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Climate Change and Humanity, November 2004
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Workshop 2:
3 April 2009
University of Bath »
Dr. Robert Johnson
Deadline for
30 January 2009

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Workshop 2: Human Consequences: Global and Local Dynamics 

About the speakers and presentations


Dr Graham Brown and Arnim Langer
Universities of Bath and Oxford
‘Climate Change and Economic Theories of Conflict: An Exploratory Review’

Abstract: Since the early 1990s, the attention paid by economists to the causes and dynamics of political violence and civil war has generated a burgeoning but diverse literature.  Three distinct approaches can be identified:  those that emphasize the failure of the 'social contract' as a root cause of violence; those that focus on 'private' motivations such as looting and 'shadow' economic opportunities; those that focus on 'group' motivations, including 'relative deprivation' and 'horizontal inequalities'.  To date, none of these approaches have factored the possible implications of climate change into their analyses.  This paper reviews the three hypotheses and discusses how we might expect climate change to impact on the global dynamics of conflict.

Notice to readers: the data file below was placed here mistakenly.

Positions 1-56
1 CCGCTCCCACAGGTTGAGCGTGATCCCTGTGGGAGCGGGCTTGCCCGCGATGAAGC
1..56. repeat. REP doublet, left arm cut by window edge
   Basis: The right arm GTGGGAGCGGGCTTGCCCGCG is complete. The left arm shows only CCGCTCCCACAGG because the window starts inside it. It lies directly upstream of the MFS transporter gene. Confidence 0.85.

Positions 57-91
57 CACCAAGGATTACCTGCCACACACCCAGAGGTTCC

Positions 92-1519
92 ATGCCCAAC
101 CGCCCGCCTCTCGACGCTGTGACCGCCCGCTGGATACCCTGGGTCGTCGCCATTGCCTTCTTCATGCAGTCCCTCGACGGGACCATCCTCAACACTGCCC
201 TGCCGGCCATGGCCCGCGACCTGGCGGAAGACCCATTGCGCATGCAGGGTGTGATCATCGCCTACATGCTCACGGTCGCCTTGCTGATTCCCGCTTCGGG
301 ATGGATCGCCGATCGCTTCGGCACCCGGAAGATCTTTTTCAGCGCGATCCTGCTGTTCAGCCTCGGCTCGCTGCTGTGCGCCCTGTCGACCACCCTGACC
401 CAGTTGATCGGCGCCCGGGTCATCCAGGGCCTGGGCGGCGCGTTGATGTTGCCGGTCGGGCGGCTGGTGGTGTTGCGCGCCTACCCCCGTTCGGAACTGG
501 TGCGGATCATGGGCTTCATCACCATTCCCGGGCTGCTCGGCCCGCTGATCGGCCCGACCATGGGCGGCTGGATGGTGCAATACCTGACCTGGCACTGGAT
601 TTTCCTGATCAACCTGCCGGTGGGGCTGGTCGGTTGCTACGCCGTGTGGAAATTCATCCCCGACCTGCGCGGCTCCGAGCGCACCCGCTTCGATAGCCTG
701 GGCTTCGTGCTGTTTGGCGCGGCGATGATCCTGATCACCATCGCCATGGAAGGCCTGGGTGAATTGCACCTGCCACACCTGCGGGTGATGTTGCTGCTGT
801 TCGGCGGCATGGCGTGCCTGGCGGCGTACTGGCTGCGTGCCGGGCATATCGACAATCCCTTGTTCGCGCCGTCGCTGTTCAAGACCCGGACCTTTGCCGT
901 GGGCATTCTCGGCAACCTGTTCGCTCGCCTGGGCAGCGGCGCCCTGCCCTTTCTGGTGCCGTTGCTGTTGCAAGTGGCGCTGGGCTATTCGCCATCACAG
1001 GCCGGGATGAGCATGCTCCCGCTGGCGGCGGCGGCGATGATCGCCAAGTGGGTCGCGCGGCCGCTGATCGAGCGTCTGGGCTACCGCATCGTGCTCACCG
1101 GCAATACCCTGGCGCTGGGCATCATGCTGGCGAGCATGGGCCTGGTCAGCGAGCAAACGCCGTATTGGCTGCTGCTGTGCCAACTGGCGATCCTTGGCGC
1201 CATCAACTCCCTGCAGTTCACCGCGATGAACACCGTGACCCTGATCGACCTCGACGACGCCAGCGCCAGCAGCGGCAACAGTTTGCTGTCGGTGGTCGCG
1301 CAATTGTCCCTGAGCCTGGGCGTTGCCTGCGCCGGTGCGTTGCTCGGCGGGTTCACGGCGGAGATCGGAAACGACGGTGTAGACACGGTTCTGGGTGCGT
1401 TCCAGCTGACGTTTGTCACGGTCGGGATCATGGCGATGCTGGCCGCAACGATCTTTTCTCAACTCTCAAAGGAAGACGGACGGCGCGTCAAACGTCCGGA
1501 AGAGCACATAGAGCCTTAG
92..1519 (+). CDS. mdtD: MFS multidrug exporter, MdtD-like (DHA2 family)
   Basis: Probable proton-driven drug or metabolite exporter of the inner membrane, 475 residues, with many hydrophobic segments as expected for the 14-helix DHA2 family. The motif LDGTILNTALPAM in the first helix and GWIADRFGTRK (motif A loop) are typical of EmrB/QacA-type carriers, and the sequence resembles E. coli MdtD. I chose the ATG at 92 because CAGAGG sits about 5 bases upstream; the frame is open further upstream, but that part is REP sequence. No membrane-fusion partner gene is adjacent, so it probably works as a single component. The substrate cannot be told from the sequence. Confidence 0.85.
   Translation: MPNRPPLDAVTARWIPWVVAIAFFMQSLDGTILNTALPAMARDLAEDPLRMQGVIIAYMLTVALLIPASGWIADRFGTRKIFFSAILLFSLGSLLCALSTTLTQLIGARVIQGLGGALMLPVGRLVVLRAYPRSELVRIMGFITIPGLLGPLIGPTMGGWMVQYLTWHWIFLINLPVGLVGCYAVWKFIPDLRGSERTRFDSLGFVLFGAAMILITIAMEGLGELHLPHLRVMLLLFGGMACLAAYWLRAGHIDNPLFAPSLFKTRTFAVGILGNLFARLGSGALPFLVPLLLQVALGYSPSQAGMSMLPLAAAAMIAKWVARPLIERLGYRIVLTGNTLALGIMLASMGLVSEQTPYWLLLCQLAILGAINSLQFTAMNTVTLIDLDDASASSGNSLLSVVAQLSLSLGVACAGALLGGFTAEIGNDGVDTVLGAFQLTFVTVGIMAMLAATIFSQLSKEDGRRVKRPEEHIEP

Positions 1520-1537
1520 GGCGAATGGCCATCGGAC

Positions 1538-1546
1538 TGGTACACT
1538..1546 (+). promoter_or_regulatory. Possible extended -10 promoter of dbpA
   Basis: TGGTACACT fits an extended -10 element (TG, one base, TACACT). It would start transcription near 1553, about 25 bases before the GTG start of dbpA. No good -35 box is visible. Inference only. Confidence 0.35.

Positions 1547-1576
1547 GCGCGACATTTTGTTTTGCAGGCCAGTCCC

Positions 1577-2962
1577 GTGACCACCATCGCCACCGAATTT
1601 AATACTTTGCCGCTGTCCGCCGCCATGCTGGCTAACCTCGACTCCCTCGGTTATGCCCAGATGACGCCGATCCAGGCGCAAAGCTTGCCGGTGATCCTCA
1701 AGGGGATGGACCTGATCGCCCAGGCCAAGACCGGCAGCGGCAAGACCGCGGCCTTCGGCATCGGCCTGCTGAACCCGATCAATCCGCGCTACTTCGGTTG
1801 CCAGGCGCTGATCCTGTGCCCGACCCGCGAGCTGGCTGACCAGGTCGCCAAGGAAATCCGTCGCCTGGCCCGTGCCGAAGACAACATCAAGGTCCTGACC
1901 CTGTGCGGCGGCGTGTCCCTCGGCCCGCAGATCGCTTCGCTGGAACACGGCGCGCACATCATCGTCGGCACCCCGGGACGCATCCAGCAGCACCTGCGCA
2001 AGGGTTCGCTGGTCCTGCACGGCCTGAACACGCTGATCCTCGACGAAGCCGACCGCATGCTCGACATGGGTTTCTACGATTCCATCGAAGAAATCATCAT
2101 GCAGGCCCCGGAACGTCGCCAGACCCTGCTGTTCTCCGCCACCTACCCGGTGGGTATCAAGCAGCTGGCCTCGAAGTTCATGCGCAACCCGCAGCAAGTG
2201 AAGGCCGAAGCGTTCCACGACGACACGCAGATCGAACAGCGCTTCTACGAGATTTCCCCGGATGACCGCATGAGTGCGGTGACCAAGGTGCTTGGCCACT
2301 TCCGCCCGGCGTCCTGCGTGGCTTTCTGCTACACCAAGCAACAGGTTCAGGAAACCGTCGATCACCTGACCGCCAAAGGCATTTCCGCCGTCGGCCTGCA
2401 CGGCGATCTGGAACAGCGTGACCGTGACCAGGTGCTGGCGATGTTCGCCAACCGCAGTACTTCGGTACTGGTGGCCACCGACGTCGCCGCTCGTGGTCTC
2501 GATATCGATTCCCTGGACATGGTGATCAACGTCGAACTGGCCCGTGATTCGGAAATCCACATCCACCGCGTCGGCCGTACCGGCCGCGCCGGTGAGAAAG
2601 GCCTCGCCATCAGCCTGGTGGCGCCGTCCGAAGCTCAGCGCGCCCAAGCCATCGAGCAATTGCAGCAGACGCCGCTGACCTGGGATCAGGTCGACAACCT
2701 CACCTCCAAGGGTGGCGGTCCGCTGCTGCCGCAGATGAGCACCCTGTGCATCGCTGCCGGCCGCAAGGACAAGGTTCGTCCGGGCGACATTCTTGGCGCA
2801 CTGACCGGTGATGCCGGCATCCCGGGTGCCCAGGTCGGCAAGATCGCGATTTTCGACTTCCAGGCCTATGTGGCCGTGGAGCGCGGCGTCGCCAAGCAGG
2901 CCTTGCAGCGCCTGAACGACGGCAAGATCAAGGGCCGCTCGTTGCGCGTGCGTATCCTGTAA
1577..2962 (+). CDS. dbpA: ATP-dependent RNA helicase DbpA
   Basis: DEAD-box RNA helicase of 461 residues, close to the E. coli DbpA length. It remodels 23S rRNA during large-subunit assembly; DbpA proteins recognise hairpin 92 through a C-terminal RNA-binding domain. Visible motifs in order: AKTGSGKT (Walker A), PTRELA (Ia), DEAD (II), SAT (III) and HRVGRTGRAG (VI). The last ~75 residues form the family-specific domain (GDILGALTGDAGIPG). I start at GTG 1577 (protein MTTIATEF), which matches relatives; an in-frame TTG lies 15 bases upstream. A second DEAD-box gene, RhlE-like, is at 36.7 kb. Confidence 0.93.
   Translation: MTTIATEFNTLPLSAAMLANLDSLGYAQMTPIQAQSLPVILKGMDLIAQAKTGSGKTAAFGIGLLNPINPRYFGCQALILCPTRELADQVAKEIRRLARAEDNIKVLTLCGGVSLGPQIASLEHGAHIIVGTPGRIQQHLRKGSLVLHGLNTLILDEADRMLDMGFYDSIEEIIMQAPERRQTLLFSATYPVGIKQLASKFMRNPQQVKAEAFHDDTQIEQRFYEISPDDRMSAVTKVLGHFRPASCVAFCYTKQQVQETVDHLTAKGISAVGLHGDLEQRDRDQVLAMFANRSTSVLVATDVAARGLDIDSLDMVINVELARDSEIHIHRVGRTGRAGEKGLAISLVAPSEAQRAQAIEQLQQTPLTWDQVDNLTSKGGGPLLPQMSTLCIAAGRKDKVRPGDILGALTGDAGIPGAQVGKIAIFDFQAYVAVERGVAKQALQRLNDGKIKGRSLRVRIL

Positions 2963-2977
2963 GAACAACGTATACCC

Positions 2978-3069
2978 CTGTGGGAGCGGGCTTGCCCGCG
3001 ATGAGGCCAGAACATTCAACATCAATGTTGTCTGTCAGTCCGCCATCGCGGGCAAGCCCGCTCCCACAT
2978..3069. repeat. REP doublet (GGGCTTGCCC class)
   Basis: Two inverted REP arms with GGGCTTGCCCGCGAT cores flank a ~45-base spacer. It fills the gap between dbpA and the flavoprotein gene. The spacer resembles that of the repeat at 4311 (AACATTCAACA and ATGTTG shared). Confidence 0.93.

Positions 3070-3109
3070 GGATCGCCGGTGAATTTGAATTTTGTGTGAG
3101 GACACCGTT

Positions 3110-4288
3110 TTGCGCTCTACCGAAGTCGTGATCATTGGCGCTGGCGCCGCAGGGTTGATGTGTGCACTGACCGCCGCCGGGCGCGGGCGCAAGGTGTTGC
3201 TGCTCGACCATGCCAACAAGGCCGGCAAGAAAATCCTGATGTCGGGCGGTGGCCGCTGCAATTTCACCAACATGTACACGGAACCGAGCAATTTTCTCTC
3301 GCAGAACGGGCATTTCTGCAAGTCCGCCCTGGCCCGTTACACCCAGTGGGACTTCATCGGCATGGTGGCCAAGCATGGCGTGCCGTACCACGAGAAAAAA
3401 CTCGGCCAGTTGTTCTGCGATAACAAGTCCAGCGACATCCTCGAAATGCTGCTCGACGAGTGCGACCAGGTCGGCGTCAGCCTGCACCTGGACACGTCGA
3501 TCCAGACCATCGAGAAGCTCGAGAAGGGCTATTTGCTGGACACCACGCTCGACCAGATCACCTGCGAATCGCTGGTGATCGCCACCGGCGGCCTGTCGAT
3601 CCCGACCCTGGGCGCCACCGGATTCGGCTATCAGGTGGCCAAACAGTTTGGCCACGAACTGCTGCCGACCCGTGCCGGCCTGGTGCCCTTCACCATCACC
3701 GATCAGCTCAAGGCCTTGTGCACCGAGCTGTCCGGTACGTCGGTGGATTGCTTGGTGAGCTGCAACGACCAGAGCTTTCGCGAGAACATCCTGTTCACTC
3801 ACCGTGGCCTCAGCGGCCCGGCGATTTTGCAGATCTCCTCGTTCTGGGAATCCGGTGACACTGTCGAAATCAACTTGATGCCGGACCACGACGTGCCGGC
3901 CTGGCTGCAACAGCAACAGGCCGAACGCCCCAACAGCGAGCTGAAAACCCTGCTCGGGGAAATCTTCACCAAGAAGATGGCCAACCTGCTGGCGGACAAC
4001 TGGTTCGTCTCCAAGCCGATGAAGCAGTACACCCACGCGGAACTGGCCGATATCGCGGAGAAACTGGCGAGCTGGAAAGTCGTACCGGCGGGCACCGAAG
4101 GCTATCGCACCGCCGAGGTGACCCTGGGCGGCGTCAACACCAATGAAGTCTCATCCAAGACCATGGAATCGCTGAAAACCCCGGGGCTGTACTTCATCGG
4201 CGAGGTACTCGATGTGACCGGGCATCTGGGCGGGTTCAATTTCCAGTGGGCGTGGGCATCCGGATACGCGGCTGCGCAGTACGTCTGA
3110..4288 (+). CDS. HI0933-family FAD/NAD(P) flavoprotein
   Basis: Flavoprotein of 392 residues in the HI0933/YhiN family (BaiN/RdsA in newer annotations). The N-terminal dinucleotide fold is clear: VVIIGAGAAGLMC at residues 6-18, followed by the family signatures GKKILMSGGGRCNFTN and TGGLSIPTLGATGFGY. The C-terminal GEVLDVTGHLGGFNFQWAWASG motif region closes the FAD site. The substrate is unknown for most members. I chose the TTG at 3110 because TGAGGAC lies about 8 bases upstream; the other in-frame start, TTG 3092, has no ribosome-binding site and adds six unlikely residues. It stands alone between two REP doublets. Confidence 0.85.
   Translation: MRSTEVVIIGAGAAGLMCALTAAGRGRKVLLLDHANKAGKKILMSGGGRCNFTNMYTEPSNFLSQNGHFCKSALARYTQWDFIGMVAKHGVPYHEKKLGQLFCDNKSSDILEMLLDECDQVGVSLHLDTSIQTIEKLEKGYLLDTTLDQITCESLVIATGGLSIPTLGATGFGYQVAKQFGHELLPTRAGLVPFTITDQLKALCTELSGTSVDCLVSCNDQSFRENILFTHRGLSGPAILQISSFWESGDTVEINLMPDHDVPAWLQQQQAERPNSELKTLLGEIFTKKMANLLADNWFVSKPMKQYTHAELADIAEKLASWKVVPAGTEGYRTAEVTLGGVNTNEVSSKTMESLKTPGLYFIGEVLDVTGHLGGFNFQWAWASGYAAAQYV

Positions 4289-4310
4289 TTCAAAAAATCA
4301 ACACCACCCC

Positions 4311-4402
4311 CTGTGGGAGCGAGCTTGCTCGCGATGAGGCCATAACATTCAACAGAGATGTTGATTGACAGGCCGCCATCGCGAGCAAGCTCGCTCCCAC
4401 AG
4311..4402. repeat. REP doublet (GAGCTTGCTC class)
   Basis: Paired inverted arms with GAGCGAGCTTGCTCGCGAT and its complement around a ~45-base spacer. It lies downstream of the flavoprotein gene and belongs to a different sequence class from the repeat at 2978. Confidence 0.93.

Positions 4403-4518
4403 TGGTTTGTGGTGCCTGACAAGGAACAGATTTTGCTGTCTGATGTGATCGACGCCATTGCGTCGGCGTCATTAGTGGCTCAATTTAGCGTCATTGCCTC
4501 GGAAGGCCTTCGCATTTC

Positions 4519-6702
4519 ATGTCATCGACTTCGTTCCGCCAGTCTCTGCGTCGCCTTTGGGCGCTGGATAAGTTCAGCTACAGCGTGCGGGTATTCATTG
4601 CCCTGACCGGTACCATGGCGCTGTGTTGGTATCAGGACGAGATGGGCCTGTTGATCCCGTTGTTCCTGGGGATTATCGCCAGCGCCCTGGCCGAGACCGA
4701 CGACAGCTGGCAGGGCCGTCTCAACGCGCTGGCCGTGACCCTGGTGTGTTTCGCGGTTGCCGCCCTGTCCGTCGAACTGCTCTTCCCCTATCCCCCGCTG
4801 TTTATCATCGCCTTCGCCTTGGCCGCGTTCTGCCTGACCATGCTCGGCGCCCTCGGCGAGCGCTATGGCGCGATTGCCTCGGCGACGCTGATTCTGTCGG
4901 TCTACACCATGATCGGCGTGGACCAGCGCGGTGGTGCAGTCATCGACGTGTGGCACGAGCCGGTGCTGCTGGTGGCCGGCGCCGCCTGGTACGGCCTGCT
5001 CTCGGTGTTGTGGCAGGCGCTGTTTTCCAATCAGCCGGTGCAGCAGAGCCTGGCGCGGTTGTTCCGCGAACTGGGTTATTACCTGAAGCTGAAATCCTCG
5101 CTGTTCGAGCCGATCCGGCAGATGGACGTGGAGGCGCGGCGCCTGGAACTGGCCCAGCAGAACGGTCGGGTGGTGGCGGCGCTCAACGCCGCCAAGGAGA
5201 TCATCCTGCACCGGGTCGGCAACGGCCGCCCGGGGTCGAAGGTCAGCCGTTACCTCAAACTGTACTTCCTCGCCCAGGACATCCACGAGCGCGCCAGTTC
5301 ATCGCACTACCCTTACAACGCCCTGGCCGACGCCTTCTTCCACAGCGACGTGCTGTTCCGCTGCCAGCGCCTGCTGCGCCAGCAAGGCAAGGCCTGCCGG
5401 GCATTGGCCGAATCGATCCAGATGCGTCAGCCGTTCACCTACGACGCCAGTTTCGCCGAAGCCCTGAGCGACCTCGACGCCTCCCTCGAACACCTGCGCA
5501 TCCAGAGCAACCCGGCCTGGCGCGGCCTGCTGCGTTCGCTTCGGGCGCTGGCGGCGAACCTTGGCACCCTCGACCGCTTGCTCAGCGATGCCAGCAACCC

Dr Graham Brown is Senior Lecturer in the Politics of Development at the Department of Economics and International Development of the University of Bath and Research Associate at the Centre for Research on Inequality, Human Security and Ethnicity (CRISE) at the University of Oxford.  Graham’s  research is primarily concerned with the nexus of inequality, identity, and political mobilization, including violent conflict, with a focus on the Southeast Asian region.

Arnim Langer is Research Officer in Economics and Politics, West Africa at CRISE, research areas: Causes and consequences of conflict, post-conflict economic reconstruction, sustainable peace building, inequality, group behaviour and identity formation, Africa (particularly Côte d’Ivoire, Ghana and Nigeria). Current research includes; Survey research of group identity and group behaviour in Ghana and Nigeria; Cultural status inequalities and group mobilisation; Persistence of socio-economic horizontal inequalities; Analysis of the Ivorian peace process; Analysis of multidimensional horizontal inequalities and violent conflict: a comparative study of Ghana and Côte d’Ivoire.